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Myanmar’s military coup began in the early morning of February 1, 2021. On February 2, the Parliament was scheduled to be seated for the first time since the 2020 elections. That would have been the first day of the new government, with President Win Myint and State Counsellor Aung San Suu Kyi beginning another term. The 2020 elections saw Suu Kyi’s party, NLD, win 83% of the seats in Parliament. The main opposition party, USDP, cried foul. USDP, which is backed by a majority of military leaders, claimed that there was widespread voter fraud. However, a coalition of 12 independent election observers noted during the election that the election seemed largely fair. A few allegations were made by Human Rights Watch about the fairness of the campaign cycle, including that state-sponsored media tended to favor the NLD and there was censoring of opposition messages. Other observers noted that there had been encouraging reforms made to increase the voting rolls even during the pandemic. However, some ethnic groups, including the Rohingya were restricted from voting at all. In all, it seemed that Myanmar had a lot of progress to make towards fully free and transparent elections, but the will of the majority seemed to have prevailed. Suu Kyi would lead the nation, not Than Htay, head of the USDP.
In fact, it seems neither will lead the nation. Suu Kyi was arrested along with most NLD leaders, including the sitting President. The Commander-in-Chief of the Tatmadaw, Myanmar’s armed forces, instead declared that there would be a one-year state of emergency, which would end following new elections. The Tatmadaw operates independently of Myanmar’s civilian government. During the state of emergency, the commander himself, Min Aung Hlaing, would be the de facto head of the Myanmar government.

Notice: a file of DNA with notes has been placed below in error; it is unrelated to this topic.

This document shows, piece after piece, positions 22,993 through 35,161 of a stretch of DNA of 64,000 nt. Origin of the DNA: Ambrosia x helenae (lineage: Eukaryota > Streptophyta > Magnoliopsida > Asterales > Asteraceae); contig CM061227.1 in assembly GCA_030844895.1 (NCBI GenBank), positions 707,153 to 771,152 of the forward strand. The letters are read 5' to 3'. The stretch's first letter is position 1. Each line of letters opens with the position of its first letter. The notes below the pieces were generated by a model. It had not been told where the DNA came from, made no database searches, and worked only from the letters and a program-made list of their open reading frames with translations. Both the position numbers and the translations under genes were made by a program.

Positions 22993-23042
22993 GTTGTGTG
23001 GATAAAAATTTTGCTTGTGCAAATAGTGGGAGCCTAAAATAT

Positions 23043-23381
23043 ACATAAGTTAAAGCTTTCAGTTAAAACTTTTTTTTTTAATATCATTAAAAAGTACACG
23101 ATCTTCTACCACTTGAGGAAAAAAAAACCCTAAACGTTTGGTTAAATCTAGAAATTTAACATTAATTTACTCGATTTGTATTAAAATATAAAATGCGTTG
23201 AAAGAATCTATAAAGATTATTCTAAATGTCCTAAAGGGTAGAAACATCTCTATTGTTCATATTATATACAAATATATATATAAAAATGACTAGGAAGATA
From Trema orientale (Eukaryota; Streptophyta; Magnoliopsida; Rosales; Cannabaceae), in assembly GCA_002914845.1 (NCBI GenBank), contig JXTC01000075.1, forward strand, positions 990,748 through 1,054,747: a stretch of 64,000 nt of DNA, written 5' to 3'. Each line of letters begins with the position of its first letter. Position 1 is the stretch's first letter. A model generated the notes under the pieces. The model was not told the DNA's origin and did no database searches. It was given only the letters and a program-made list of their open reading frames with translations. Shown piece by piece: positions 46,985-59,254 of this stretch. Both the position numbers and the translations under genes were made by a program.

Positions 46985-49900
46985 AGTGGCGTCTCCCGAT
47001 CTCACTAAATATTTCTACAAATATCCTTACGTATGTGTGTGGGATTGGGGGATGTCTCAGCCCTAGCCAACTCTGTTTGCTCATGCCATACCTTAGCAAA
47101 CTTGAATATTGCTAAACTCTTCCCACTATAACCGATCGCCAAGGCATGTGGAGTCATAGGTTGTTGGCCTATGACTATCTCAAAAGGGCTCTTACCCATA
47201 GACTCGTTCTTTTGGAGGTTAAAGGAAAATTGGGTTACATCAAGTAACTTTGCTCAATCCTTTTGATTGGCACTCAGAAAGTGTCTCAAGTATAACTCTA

Since her arrest, Suu Kyi has been held in an unknown location, though she has had access to a legal team who have said as recently as March 30 that she seemed to be in good health. The remaining NLD leaders who managed to escape arrest are in hiding but have urged resistance against the military takeover. The response from the public has been the largest mass protest since the 2007 Saffron Revolution and includes members from all sectors of public life. The Tatmadaw and police have responded by using lethal and less-than-lethal force to try to disperse crowds. While an exact figure of the dead and wounded is difficult to determine when the government has a vested interest in downplaying those figures, Myanmar and international media have published varying numbers of dead and wounded that all number in the hundreds so far.
A popular trend in Internet searches right now suggests that people are asking if the UN can solve the crisis. Unfortunately, this seems unlikely. China has already vetoed a Security Council condemnation of the coup but has independently called for Suu Kyi’s release. China has stated before that they oppose military intervention in Myanmar, so any kind of UN authorization of military force or peacekeeping is nearly impossible. Condemnations from aid organizations and world leaders have drawn attention to the crisis and the US and UK reinstated military sanctions on Myanmar. However, since Myanmar still has regional allies who will likely continue to assist the nation regardless of who is in charge of the government, it is unclear how effective such sanctions will be. In short, it seems that the UN cannot change the impact of the coup through direct intervention and until other diplomatic measures are employed, Myanmar’s protesters will continue facing reprisals from the Tatmadaw and police.
Reports from Myanmar or Burmese Reporters https://whbl.com/2021/03/25/more-than-300-people-killed-since-myanmars-coup/ Written by Wa Lone and Aditi Bhandari for the Associated Press
Published by Myanmar Now, an independent Myanmar source
By Myat Thura, Myanmar Times (Myanmar Times suspended operations February 21, 2021)
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